At this point, we had the name and the general style and tone of the site sorted out, but had to actually put metaphorical pen to paper and design the logo, layouts, write the copy and code the ‘back end’ of the site to actually do what it needed to. We went through variations on the logo and general design and discussed and refined them until we were sure we had the right vibe and began testing out the functional parts of the sign up and search processes.

We knew the site had to be easy to use, work quickly and let people either make a profile (and add images/video/bio) or allow agencies to sign up, search for actors and contact them – and do so without any clunky extra steps, or any confusing or irritating hoops to jump through. So, we worked up a basic profile structure, a way to add images (limited to six) and video (youtube videos only) and some biographic text so casting agents could really get a strong sense about a potential actors experience, appearance and (ideally) how they were in front of the camera. Once that was in place we needed a way that actors could be contacted without displaying their personal information – so we built a contact form into each profile allowing our member agencies to send a message about acting gigs but without showing more than the actors first name and last initial. Meaning, nobody sees contact information unless the actor replies. We did this to make member profiles just a little bit more secure and private, because our actors trust us with their data.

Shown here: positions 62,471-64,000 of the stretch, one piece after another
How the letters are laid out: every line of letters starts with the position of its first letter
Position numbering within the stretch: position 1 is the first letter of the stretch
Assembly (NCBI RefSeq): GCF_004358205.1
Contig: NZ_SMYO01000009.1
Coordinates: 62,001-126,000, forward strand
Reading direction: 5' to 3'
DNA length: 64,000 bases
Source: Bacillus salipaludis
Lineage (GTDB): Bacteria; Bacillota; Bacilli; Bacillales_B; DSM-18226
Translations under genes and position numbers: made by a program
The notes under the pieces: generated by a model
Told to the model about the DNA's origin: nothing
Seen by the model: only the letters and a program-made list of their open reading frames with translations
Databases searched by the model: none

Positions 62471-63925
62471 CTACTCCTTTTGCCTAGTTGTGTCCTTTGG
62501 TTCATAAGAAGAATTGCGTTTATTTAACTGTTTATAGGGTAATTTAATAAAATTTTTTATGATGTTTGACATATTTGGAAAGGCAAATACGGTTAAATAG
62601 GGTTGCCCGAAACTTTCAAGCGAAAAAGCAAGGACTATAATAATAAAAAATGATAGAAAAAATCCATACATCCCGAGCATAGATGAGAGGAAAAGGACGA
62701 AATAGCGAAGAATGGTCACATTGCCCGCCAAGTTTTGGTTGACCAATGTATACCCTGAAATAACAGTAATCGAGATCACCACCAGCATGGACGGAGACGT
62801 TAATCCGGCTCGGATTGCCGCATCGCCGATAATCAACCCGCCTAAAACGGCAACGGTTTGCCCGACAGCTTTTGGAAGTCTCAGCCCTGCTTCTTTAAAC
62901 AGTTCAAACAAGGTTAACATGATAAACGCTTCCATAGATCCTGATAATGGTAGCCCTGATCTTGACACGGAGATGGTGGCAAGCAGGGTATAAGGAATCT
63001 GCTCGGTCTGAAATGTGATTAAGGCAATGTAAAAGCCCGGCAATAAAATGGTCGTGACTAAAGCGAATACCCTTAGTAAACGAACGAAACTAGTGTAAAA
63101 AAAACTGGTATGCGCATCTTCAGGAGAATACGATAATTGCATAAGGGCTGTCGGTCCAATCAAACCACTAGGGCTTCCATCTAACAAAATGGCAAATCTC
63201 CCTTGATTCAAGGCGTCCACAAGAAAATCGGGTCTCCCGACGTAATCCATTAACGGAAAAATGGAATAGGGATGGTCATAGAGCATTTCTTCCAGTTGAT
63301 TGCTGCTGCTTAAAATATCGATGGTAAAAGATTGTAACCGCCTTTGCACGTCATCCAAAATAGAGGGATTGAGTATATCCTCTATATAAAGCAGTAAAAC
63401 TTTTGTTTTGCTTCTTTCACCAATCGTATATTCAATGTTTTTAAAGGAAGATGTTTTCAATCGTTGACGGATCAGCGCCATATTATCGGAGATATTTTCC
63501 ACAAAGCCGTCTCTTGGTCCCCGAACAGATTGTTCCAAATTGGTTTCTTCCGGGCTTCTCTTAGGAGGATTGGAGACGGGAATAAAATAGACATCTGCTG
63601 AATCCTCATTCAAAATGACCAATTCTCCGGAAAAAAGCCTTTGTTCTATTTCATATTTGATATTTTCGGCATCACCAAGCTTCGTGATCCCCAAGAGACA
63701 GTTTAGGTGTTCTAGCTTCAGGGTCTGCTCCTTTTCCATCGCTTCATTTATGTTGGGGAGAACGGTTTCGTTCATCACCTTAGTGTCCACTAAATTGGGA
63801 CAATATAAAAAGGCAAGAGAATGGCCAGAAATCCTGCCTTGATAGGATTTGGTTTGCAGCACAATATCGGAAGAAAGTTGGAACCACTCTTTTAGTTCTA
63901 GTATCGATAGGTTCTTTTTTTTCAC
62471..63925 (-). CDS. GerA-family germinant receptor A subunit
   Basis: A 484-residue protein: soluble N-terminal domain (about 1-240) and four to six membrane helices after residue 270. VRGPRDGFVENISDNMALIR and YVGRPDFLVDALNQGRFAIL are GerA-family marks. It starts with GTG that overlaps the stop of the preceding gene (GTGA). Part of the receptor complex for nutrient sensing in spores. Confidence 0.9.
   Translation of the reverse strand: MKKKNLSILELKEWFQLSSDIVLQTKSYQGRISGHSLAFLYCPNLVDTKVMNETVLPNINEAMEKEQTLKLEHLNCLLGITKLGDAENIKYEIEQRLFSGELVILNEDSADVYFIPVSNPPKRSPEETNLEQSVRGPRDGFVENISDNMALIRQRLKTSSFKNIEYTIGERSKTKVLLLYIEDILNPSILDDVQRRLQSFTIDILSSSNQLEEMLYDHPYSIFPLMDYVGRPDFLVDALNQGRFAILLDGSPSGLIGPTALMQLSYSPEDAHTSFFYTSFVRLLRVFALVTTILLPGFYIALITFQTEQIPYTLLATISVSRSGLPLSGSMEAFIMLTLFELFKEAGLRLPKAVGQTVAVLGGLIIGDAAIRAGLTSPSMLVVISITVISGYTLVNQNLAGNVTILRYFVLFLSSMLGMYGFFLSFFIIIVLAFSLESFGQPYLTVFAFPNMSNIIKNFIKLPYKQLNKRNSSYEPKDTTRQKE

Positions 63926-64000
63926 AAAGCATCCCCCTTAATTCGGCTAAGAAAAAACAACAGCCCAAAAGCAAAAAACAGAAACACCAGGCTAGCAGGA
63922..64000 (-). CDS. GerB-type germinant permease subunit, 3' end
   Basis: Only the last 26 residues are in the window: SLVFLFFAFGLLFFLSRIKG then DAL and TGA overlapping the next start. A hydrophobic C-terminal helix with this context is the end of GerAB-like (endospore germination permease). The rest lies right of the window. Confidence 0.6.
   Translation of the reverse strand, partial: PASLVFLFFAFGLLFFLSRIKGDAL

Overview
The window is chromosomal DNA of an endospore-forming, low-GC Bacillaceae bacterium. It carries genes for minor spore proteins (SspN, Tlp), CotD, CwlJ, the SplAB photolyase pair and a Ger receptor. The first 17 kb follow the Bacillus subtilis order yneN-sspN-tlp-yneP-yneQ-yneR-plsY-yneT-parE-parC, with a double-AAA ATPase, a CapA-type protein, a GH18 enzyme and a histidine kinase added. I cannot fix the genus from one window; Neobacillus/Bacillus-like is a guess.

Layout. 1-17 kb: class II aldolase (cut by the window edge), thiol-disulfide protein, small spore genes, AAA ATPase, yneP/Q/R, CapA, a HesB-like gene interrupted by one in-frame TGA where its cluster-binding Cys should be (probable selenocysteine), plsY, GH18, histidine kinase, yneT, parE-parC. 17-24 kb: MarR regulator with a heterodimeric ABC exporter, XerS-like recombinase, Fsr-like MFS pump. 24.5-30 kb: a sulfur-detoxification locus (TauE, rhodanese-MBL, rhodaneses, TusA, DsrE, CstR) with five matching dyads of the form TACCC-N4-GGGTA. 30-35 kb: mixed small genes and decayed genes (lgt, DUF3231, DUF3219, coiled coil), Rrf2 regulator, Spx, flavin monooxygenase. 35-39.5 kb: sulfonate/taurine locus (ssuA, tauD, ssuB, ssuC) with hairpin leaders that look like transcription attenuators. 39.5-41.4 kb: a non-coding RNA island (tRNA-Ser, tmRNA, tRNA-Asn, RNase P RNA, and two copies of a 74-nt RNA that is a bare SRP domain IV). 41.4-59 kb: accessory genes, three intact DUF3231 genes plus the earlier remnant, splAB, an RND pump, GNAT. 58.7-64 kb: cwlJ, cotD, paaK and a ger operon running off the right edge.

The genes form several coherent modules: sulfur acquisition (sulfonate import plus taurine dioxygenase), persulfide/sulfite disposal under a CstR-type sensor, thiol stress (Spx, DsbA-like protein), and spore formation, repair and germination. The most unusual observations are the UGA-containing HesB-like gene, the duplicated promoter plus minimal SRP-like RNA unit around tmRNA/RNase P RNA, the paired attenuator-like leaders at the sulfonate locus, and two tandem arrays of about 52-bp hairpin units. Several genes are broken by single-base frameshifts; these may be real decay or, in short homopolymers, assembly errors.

For our agency members, we needed to make life easy – when they need talent, we allowed multiple ways to refine the search criteria to speed things up and find the people they need in a few minutes. To do this, we needed to create a list of features that actor sign-ups would choose when creating a profile (age range, city, gender, ethnicity, style, etc.) and still allow our agency clients a way to search with all categories unselected or as many as they like, to make sure they were in control of the experience and could be as specific or as general as needed for a particular project.

Stage 3: The site is done. Now what?

We had a great site, that worked well and was ready to go – but it was empty! We knew we couldn’t drive traffic to it yet, it had to offer something for the very first casting director to sign up, it had to have real people who wanted to act as extras in commercials, or web videos, and above all both actors and those who hire them had to understand how the site works and why they should care about it.